Authorities jailed Mam Sonando three times over the past 15 years as he pushed for social changes through his popular radio station, demonstrations and also his own political party.
Despite this, the 76-year-old has now made a return to the political arena after stepping down from his Beehive Democratic Society Party last year, when he cited poor results in the commune elections.
Sitting on a sofa with a serious look on his face, Mr Sonando says he never expected to make a return to politics, but felt obliged to do so due to political circumstances within the Kingdom.
“If the CNRP still had political life today, I would not return to politics,” he says. “If they were still around, I would be dividing votes on the democratic side, but after the CNRP was dissolved, I could not remain silent and I had to come back to join and promote democrats and help detainees.”
Former opposition CNRP leader Kem Sokha was jailed in September on treason charges and the party was accused of conspiring with the US to topple the government through a colour revolution.
Afterwards, the Supreme Court dissolved the CNRP and banned 118 of its senior officials from politics for five years.
With the national election nearing in July, Mr Sonando sees himself as the new face of democrats, and is confident his party can gain seats in the National Assembly despite never doing so before.
“We have to be courageous and make sacrifices to demand the rights and freedoms for the people,” he says. “I do not want power to serve myself or my own party. The power I want is to commit to making Cambodia a clear rule of law country.”
The BSDP has registered candidates to stand for election on July 29, including female candidates in 14 provinces, and male candidates in 11 provinces and the capital.
“We are fielding a lot of female candidate because no other party has ever pushed the agenda to get women more involved in politics,” he says.
“Another important thing is that we have principles and we discuss problems to find common solutions in line with those principles and in accordance with party policy,” he adds.
Mr Sonando says the BSDP has seven main principals, including helping to restore the livelihoods of poor villagers, changing the 50-plus-one National Assembly vote system to a two-thirds system, implementing a two-term limit for the prime minister position, stripping the right from lawmakers and senators to have private businesses while in office, reviewing border demarcations, addressing deforestation, illegal sand dredging and destruction of natural resources, and finally, asking the King to grant royal pardons to all political and land dispute prisoners.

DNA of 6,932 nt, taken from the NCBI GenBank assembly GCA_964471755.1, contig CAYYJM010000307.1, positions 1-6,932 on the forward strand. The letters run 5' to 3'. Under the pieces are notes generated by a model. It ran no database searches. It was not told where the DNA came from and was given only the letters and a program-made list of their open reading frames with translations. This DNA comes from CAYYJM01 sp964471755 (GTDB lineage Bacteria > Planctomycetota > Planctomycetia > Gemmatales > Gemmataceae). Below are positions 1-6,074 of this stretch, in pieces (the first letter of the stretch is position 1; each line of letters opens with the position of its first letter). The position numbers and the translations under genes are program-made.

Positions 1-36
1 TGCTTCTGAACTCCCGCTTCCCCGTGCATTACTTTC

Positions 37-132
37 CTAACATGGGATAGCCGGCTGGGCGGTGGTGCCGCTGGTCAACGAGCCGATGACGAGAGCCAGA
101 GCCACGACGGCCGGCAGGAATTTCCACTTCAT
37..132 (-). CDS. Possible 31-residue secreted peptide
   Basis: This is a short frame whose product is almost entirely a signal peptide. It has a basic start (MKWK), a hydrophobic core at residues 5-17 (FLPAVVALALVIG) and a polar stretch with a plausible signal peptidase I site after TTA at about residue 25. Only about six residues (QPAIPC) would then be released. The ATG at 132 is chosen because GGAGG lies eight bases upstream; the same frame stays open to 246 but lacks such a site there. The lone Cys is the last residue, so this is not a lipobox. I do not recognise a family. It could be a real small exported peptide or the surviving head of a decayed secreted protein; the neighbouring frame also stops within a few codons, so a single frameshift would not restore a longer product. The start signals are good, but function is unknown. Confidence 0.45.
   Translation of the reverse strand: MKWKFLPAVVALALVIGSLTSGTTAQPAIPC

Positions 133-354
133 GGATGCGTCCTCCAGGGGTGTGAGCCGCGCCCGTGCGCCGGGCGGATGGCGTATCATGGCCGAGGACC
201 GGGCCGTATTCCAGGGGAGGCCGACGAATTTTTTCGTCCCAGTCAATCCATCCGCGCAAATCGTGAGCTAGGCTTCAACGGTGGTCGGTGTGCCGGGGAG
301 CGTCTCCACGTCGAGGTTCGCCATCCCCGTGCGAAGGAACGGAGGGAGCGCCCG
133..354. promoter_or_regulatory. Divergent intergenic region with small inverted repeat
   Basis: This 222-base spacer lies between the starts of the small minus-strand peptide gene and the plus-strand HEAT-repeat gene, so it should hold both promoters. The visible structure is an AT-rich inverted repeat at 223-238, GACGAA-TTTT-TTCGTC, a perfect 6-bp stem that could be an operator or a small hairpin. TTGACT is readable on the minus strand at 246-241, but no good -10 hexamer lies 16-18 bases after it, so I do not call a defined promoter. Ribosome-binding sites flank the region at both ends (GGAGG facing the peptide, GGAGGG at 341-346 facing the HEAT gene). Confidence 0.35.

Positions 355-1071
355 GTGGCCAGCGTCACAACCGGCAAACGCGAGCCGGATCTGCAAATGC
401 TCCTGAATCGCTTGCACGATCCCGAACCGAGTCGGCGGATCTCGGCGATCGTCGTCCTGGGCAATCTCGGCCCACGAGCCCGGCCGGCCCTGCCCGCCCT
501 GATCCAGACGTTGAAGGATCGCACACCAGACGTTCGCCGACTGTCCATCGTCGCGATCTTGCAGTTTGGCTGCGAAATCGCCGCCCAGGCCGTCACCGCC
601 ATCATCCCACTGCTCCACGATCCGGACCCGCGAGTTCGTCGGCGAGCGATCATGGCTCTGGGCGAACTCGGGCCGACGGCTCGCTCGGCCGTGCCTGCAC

The freeing of prisoners of conscious is a particularly poignant issue for Mr Sonando, who looks back at his trouble with the law with a sense of defiance.
“My imprisonment had no cause,” he says. “I was jailed many times just because I dared to open my mouth and criticize those in power. Therefore, they put me in prison in order to close my mouth.”
Mr Sonando was first imprisoned in 2003, when he was arrested on charges of inciting protests against the Thai embassy in Cambodia. He was later pardoned by the King.
In 2005, he was again imprisoned for nearly 100 days for allegedly publishing false information in an interview with the president of a France-based NGO in relation to Cambodia’s 1985 border treaty that Prime Minister Hun Sen signed with Vietnam.
Lastly, Mr Sonando was jailed in July 2012 after secessionist accusations were leveled against him. However, the Appeal Court later dropped the charges in March 2013.
Mr Sonando was educated in Cambodia, graduating from high school in 1964 and then leaving for France, where he continued his studies and earned a Bachelor Degree in sociology.
In 1994, he returned to Cambodia after the United Nations Transitional Authority in Cambodia restored democratic elections.
He then launched his radio station, slowing gaining popularity throughout the country and leading to the creation of the BSDP in 1997.
Despite his party never earning any significant roles within the government, Mr Sonando has pushed forward while also distancing himself from former CNRP leader Sam Rainsy, who lives in self-imposed exile to evade a slew of court cases.
Mr Sonando says that Mr Rainsy’s recent calls on the public to boycott the upcoming national election are setbacks for democracy in the country.
“If people who love justice and democracy do not support democrats to compete for National Assembly seats, it means that they just want to let the opponent win easily,” he says, before turning to an analogy to describe Mr Rainsy’s “selfish” boycott calls.
“A pot of rice, if he cannot eat it, he wants to kick it and destroy it to prevent others from eating form it as well,” he says.
Chan Bunhorn, former secretary-general with BSDP, says that he was the third to resign from the potion with the party, hinting that Mr Sonando likes to talk about pushing for democratic change, but fails to follow through on his promises.
“I was the third secretary-general to resign,” he says. “So, as you can likely guess, I do not want to talk about it much. However, if there is only theory, but there is no practice, it’s impossible to do politics.”
San Chey, executive director of the Affiliated Network for Social Accountability, says that the BSDP seems to not have much support from the people and notes that it is likely due to poor leadership.
“In general, I never paid attention to this political party because of the way that they lead the party – the political leadership of this party is not attractive,” he says.